Originally published by ECS The Electrochemical Society
Mark Orazem, Ph.D., a Distinguished Professor and the Dr. and Mrs. Frederick C. Edie Professor in the Department of Chemical Engineering at the University of Florida, and his student William Watson published their ground-breaking impedance spectroscopy measurement model program, “EIS: Measurement Model Program.” It is available at no cost (for non-commercial use) on ECSarXiv, the Society’s free online service for preprints and other preliminary communications. Orazem began working on the program in the early 1990s. His undergraduate student, William Watson, provided the final key—using Python—to make distribution of the program viable.
The measurement model is used to analyze electrochemical impedance spectroscopy (EIS) data. The easy-to-use program makes it possible to:
- Identify the stochastic error structure of measurements used to weight further regressions;
- Determine what part of a measurement is inconsistent with the Kramers-Kronig relations;
- Estimate capacitance and ohmic resistance, from which the characteristic frequency above which the geometry of the electrode may cause frequency dispersion can be identified;
- Test the system using sample files before working on your own data;
- Fit custom models to your data.
The measurement model installation file works with the Microsoft Windows operating system. For Apple users, Orazem recommends installing a Windows emulator. Links to sample data, custom models, and Python code are available in the 130+ page reference manual: “A Python-based Measurement Model Toolbox for Impedance Spectroscopy,” reached on the program’s Help tab. The measurement model may be especially useful during the COVID-19 pandemic when many scientists cannot access their labs and are crunching existing data.
The tool Orazem and his team developed filters lack of replication to find the standard deviation of the random noise—as well as figuring out what part of the measurement has been corrupted. In addition to allowing use of a measurement model to assess the error structure, his program allows regression of custom models to fit impedance data. The custom or process models are input by the user as Python code. “I made a conscious decision, and my students agreed, to not build custom models with electrical circuits but to work with code,” said Orazem.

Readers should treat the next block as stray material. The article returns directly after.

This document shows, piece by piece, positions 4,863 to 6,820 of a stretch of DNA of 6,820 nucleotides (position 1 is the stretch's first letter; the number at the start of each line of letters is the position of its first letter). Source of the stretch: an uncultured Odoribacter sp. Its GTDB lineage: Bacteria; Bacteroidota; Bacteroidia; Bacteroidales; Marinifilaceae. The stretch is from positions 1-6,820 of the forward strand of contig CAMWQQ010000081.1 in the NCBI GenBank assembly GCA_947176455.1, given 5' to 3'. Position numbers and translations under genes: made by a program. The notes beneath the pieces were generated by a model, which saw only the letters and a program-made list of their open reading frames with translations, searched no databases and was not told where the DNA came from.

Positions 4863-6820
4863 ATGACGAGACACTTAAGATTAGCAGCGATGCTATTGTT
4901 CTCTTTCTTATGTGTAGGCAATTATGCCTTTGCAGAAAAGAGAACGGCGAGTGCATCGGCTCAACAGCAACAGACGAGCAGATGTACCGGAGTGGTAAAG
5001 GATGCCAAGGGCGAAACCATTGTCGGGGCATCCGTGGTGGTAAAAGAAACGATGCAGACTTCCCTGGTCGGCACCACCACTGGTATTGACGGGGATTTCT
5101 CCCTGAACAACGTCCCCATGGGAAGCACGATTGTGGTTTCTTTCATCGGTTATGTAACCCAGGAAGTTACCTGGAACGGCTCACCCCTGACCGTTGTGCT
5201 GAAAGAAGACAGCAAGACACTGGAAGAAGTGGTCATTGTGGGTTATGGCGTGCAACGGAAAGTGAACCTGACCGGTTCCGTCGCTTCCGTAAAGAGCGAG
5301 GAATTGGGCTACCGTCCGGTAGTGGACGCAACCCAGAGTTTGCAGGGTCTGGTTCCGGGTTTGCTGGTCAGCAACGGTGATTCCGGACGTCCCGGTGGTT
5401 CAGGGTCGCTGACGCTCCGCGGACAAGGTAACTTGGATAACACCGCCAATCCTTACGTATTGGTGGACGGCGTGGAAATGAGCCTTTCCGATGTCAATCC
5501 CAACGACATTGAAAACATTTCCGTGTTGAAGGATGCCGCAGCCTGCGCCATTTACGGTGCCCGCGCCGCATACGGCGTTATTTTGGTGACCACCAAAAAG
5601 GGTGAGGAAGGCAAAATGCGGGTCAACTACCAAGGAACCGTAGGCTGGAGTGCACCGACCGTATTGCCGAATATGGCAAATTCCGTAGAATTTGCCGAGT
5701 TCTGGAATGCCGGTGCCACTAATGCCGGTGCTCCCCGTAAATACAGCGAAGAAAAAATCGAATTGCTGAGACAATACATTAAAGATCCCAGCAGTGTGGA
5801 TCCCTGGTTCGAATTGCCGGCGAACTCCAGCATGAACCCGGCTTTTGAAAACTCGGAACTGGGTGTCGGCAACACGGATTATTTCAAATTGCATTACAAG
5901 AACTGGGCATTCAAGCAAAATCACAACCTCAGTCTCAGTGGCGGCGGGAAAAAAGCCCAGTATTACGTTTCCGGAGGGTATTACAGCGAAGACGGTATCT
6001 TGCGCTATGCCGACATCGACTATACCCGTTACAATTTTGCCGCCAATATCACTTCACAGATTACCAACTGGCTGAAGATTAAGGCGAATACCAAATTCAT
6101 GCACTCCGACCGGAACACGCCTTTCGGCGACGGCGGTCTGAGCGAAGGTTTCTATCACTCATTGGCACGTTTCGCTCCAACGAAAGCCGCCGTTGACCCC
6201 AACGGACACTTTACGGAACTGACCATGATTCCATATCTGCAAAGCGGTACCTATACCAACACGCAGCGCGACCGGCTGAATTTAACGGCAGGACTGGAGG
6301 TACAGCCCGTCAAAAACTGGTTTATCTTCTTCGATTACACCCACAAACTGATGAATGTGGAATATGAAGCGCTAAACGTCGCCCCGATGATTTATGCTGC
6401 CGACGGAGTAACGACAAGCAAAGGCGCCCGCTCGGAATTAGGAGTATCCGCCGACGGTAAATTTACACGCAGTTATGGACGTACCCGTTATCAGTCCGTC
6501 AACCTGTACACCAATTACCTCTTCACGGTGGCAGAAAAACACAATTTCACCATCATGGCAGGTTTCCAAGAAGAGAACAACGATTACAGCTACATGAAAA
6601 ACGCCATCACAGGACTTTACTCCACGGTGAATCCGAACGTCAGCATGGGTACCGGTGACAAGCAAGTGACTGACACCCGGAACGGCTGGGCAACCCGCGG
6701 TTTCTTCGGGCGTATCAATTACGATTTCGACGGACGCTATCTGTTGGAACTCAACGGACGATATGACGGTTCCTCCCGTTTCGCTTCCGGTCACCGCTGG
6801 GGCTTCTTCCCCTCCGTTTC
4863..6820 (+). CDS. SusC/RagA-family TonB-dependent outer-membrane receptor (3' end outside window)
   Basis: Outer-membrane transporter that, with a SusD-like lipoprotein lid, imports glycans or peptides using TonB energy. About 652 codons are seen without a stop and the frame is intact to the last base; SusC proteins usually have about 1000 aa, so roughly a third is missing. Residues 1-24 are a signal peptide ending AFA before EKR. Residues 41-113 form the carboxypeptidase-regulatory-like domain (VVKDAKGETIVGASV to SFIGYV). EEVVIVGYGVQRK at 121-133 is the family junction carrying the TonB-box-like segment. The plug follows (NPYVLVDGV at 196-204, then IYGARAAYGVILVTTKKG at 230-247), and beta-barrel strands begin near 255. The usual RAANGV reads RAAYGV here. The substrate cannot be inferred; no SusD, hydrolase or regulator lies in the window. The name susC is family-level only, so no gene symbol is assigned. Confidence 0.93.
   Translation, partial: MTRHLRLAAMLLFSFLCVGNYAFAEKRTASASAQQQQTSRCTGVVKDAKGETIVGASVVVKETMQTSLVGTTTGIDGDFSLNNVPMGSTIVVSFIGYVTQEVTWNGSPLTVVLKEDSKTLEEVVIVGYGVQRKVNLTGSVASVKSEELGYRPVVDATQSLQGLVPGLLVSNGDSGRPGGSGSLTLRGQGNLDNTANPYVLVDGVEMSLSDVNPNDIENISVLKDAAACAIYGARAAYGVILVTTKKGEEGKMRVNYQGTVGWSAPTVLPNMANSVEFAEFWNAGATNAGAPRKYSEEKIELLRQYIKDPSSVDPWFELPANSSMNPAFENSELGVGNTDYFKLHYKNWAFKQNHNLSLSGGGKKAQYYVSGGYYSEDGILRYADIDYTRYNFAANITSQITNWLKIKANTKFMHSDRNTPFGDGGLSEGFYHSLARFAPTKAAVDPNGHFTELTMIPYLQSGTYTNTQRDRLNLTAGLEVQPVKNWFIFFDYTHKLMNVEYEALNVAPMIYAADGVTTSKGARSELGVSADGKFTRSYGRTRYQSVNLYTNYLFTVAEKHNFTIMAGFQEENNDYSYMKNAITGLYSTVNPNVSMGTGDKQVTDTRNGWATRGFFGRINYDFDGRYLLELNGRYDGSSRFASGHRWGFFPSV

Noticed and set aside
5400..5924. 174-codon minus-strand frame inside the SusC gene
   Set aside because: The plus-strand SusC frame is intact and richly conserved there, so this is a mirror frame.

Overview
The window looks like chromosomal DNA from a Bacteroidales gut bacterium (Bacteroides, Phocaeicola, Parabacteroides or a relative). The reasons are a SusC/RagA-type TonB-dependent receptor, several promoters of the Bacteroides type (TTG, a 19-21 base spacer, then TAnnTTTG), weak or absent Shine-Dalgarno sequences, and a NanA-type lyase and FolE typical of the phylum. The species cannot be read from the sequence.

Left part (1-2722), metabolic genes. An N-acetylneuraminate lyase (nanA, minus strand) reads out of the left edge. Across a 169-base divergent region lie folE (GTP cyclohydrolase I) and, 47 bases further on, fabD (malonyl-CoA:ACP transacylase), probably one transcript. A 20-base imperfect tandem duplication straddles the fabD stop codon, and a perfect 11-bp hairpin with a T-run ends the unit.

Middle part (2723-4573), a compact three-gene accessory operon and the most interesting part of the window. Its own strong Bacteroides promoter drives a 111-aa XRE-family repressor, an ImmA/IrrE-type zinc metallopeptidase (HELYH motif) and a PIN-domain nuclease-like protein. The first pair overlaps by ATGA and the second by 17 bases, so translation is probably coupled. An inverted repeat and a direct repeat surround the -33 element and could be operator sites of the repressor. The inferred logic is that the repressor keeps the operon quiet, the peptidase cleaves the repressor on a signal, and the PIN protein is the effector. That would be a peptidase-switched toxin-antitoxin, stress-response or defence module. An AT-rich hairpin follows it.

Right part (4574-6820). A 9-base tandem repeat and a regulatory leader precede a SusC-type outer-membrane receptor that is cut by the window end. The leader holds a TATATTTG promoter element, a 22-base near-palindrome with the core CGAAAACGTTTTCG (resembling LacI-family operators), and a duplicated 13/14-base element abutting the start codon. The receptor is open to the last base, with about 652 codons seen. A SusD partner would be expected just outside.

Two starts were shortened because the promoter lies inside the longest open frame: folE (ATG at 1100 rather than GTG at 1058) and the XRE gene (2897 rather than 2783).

The measurement model program differs from commercial programs that perform regression of impedance data. “Standard commercial programs don’t do the error analysis that we’re doing (with this program),” stated Orazem. In addition, the measurement model allows insertion of sophisticated Python code into the custom model. For example, a look-up-table code, used to provide accurate treatment of the convective diffusion impedance for a rotating disk electrode, is provided with the program distribution.
The final program was developed with William Watson, a student who completed his BS at the University of Florida in May 2020. He now works at the Southwest Research Institute in San Antonio, Texas. “William was the first student to actually succeed in getting this program written. He was the one who said we should do this in Python. Before, my program was written in a combination of FORTRAN and MATLAB. However, every time a new version of MATLAB came out, the program had to be rewritten,” said Orazem. Python emphasizes code readability with a simple syntax much like the English language. It is used for rapid prototyping and can handle big data and perform complex mathematics.
“Over the past 20 years, I have taught probably 1,000 students in my ECS Electrochemical Impedance Spectroscopy (EIS) Short Courses. I’ve been promising this program to them for about 10 years! My students love it, but want to know when it will be available for them to use. I have always said, ‘We’re working on it!’ Now I can say it’s available to everyone,” said Orazem.